Future of English Heritage

Part of the debate – in Westminster Hall at 3:30 pm on 2nd April 2014.

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Photo of Caroline Dinenage Caroline Dinenage Conservative, Gosport 3:30 pm, 2nd April 2014

I congratulate Jenny Chapman on securing this important debate. English Heritage does fine work to protect historic places in England, and to preserve the past so that future generations may discover it. I fully appreciate the hon. Lady’s concern that it should remain financially secure, so that key historic sites, and particularly those that do not attract high numbers of visitors, will be protected. However, it is vital during the changes that English Heritage should do all it can to allow people to be involved with historic sites in their area. That lets them connect with their heritage, and it will help to preserve historic sites and improve their financial viability. Sadly, that is not what has happened to Fort Brockhurst, in my constituency. My remarks will be blatantly parochial and will deal with the performance of English Heritage in my area.

Fort Brockhurst is an imposing structure built in the 1850s and 1860s to protect Portsmouth harbour against a French invasion. The sides and top are covered in grass; clearly Victorian architects assumed that that might fool the French. It has a magnificent red brick, moated keep, gun ramps and fascinating buildings, but there is also a massive green space in the middle, which local people enjoyed for decades. It played host to many concerts and even car boot sales over the years, and other events that brought the community together. However, it also brought to life the military history that is such a feature of the Gosport peninsula. It became a tangible asset for generations of youngsters, who grew up proud of their area’s role in the defence of the nation.

Unfortunately, such events ground to a halt, and that striking example of mid-19th century fortification is now open to the public for only a few hours a month, in the summer. Throughout the winter its doors are barred to all comers. It is a gently rotting relic of the past, with no life or role in the community where it used to have an integral place. Would not it be wonderful if the community could rally together to breathe life back into it?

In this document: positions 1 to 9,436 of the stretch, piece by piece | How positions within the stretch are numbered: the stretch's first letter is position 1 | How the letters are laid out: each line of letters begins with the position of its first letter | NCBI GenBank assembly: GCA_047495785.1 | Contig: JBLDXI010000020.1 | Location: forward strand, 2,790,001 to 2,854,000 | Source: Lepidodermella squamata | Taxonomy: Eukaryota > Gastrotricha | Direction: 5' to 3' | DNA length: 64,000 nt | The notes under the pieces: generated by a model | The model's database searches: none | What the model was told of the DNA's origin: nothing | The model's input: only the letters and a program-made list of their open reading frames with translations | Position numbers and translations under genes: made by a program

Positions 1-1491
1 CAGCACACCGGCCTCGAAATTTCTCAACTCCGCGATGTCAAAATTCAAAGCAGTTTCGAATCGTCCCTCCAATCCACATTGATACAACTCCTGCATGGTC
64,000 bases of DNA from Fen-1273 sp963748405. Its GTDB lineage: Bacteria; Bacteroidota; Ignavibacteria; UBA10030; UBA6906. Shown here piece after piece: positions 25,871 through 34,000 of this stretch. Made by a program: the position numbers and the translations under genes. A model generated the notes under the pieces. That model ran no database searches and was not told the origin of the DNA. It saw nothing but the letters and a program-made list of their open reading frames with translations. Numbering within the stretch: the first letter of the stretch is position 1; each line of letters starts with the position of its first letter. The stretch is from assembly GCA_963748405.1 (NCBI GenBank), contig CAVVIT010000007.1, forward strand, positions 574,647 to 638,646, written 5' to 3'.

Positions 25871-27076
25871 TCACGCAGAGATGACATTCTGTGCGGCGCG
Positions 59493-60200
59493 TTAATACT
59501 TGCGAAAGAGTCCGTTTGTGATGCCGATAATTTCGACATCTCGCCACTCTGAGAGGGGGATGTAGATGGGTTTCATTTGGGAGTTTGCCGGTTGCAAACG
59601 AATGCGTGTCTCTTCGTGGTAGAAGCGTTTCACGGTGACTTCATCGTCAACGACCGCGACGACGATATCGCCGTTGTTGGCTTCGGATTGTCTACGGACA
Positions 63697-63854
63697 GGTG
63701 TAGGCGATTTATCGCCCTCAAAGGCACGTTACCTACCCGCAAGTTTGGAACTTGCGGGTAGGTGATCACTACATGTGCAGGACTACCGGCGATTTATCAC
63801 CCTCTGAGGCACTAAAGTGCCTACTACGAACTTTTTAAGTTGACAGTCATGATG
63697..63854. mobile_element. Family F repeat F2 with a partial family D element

The situation is frustrating, because there exists a community organisation in Gosport that has been willing and able to staff the site, provide tours, and maintain and restore it. It is called the Gosport Shed. It is a social club for older men, and it gives retired men a chance to keep active by working with their hands, mending things and learning new skills while meeting new people. As many as 800,000 people in England are chronically lonely, and many are older or retired men. Groups such as the Gosport Shed offer them great opportunities to make new friends and take up a new hobby. A wonderful man called Martin Corrick founded it to help retired men battle social isolation and depression.

Originally Gosport Shed struck a deal with English Heritage to make its home in Fort Brockhurst. It was a fantastic example of local people coming together to do something for the community. Maintaining the historic site also offered older people a project to give them a renewed sense of purpose. I know that the local curator was supportive, but unfortunately the group felt that English Heritage threw obstacles in its path, until eventually, its tenure recently became unsuitable and unsustainable. The group has now moved out, and thankfully has found a new home at Priddy’s Hard, the home of the Explosion! museum of naval firepower, which is also in my constituency. Thanks to the Portsmouth Naval Base Property Trust, members will help to restore the grounds and the amazing old buildings, and will offer guided tours of the ramparts. They have been welcomed with open arms. Yet, although the Gosport Shed has found a new home, Fort Brockhurst remains locked up, and for most of the year is closed to the public. Officially it is used for storage, although it is beyond me to think what could reasonably be stored in a damp, decaying building.

Does the Minister agree that in a discussion of how we protect historic buildings, it is crucial that English Heritage should remember that it is the guardian of our heritage, not that of clerks, curators and museum keepers? Fort Brockhurst should offer local people the chance to connect with the history of the region, rather than being a dusty old store room. It should play an integral role in the community. English Heritage says that it wants community groups to consider local heritage, and that it wants to encourage people to be involved in preserving history. Unfortunately, however, when local people tried to help preserve an historic site, they were shut out. Does the Minister agree that it is regrettable that they were not only shut out of an old building, but were shut out of part of their history?

Our unique heritage is not something to be kept under lock and key. It should be a living thing that groups and individuals feel they can engage with. I do not know whether the example I have outlined is an isolated one. I hope that it is. Does the Minister agree that, to face the future, we must remember that we and English Heritage are guardians of our heritage, and that there is little point in preserving that as a dusty relic that no one can see, enjoy, learn from or participate in?